Aims of the FNL
The aim of the Functional Neuroimaging Laboratory (FNL) under the direction of Dr. Emily Stern and Dr. David Silbersweig is to develop and apply new methods of imaging for the detection, localization, and characterization of final common pathways of major psychiatric disease expression, as a foundation for clinical advances. Functional and structural neuroimaging studies address schizophrenia, anxiety disorders (panic disorder, post-traumatic stress disorder, and anxiety in the wake of the World Trade Center [WTC] disaster), mood disorders (major depression, geriatric depression, and bipolar disorder), personality disorders (borderline personality disorder), cognitive changes associated with chemotherapy, sex differences in brain function in health and disease, normal cognitive and emotional function, and methodological development. In addition, positron emission tomography (PET) is used to study specific pathophysiological mechanisms underlying neuropsychiatric disease.
An overarching scientific theme of the work of the FNL is the examination of fronto-limbic-subcortical circuits that are involved in control, volition, fear/stress and reward systems, across a range of psychiatric disorders. The strategy is to examine similar symptomatology and neural circuitry with the same (or similar) neuropsychological imaging probes, across major psychiatric diseases, thereby identifying neurobiological commonalities and differences among these disorders. This will provide a biological framework that can ultimately be used to develop more effective diagnostic and treatment strategies. A translational approach, building upon knowledge from basic neuroscience is used.
Imaging in Context
At the FNL, imaging is always performed in the context of fully understanding a neurobiological question. In addition to imaging data, detailed clinical assessment and characterization, behavioral data associated with task performance, and physiological measures (such as cortisol levels and skin conductance response) are also obtained, when appropriate, and are correlated with the imaging data to help elucidate the pathophysiology of the disorders. In addition, new advances in brain imaging are increasingly combined with advances in the genetics, proteomics, immunomics, metabolomics associated with human behavior and brain dysfunction. Such integrative work uses fMRI neuroimaging as a bridge forming direct links between psychology, neurobiology and basic science. In the context of the Laboratory’s neurobehavioral paradigms designed for the study of psychiatric disorders, this has the potential to make important connections from, for example, molecular mechanisms of neuroimmune dysfunction to brain circuit dysfunction. Such work can lead to the diagnostic tests that have been lacking in psychiatry to date.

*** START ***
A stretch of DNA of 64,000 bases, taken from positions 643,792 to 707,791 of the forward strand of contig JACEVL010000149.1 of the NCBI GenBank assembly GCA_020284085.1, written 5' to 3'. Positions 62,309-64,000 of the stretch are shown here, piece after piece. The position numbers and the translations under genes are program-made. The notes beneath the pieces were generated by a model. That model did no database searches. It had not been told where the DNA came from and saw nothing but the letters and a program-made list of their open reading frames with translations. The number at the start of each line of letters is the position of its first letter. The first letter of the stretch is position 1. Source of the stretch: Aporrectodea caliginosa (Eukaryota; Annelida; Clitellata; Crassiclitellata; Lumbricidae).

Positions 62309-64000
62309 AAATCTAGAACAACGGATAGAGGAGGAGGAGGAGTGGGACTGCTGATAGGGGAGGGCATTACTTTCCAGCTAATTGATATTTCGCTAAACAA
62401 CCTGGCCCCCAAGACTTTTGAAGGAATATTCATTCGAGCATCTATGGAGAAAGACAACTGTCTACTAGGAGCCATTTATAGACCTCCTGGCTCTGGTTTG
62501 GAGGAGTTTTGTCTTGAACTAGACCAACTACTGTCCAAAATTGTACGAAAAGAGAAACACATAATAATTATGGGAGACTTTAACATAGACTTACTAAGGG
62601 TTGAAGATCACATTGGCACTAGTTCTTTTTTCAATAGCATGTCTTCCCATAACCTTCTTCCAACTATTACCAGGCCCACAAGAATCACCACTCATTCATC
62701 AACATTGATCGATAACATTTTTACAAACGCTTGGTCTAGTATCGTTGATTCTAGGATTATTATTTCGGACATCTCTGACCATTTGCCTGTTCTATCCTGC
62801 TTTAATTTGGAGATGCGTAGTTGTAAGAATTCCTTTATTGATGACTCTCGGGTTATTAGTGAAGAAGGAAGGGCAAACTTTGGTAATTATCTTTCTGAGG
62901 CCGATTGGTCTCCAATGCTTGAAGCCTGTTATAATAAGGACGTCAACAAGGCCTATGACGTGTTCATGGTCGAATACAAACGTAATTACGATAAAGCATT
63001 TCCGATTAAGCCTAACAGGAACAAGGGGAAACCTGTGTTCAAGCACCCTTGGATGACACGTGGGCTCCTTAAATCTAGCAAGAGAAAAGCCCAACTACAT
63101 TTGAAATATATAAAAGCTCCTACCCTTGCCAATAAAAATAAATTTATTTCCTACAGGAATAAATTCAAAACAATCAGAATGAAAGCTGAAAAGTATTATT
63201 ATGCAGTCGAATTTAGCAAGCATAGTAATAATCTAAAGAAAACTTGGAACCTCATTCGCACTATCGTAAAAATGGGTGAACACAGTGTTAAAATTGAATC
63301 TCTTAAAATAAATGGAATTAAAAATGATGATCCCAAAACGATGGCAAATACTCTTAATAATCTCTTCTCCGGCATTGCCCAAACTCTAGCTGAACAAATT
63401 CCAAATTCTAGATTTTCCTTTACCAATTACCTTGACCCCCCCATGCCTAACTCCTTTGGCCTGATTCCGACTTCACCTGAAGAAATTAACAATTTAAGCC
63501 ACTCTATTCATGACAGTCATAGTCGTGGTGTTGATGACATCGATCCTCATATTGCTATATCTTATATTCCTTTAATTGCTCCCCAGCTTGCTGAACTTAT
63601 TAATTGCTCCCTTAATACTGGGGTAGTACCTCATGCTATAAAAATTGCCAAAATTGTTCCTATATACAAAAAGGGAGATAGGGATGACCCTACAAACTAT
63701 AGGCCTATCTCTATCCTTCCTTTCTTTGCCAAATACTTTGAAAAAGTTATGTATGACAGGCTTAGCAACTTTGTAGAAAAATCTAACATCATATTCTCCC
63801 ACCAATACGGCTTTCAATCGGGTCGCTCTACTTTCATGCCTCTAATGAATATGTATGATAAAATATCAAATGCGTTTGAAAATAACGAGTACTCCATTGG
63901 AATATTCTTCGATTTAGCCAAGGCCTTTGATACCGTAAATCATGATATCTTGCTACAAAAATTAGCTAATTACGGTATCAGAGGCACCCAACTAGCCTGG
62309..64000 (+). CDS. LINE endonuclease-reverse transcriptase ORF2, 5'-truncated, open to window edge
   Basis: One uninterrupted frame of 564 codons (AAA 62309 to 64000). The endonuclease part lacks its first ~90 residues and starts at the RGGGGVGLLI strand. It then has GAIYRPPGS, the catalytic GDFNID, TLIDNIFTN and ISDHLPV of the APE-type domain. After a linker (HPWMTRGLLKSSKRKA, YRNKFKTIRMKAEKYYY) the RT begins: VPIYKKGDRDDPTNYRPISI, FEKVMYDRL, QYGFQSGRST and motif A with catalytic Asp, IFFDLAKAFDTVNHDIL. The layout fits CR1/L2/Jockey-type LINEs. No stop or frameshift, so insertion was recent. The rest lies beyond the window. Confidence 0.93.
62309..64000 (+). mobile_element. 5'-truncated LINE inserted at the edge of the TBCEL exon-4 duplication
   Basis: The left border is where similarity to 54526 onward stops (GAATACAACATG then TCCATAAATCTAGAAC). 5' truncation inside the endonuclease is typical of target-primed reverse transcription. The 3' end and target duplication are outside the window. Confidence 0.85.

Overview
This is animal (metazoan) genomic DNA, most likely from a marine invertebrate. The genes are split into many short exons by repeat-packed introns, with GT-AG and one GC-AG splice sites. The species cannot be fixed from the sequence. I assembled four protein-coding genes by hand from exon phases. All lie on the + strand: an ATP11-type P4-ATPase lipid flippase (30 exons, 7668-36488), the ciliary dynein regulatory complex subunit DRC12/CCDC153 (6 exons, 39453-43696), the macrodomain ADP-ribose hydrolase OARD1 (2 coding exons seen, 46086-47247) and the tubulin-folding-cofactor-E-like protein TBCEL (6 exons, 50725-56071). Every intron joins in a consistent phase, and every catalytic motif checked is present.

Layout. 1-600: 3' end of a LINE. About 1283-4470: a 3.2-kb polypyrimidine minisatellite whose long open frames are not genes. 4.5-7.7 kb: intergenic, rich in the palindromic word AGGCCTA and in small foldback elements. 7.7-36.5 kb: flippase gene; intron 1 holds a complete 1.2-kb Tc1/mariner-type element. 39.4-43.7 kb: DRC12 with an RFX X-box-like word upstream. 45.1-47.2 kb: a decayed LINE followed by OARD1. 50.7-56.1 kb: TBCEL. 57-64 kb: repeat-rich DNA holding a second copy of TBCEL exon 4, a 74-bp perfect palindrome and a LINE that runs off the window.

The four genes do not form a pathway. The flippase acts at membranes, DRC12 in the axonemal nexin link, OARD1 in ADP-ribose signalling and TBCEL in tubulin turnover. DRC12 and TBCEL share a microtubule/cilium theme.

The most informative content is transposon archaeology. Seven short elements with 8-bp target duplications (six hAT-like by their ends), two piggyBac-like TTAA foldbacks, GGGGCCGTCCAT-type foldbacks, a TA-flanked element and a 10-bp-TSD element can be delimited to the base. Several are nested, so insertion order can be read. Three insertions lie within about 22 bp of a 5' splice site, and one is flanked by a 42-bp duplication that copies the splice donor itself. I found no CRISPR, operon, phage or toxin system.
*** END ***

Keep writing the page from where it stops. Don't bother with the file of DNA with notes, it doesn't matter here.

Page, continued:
It has been the philosophy of the FNL from its inception that the examination of neuropsychiatric questions using imaging should not be limited by existing techniques. There has always therefore been an emphasis on developing new methodology, as needed, to better address specific neurobiological questions. Multiple PET and fMRI acquisition methods have been developed and applied. Image processing and analysis algorithms are continually being updated and developed, with an emphasis on improving the ability to detect the tiny changes in signal in functional neuroimaging experiments. Finally, neuropsychological paradigm development also occurs continuously, as new probes are needed for specific neurobiological questions.
Studies of Normal Cognitive and Emotional Function
Studies of normal cognitive and emotional function are performed as a means of defining neural circuits responsible for normal brain/mind function. These data are then used to test hypotheses about how these circuits may be disrupted in neuropsychiatric disorders. Current or past areas of investigation in healthy individuals are: the study of audition, language, vision, emotion, attention and memory, as well as an increased focus on gender biology and sex differences in brain function. These latter studies shed light on why certain disorders strike women and men differently, at different points in the life and reproductive cycle.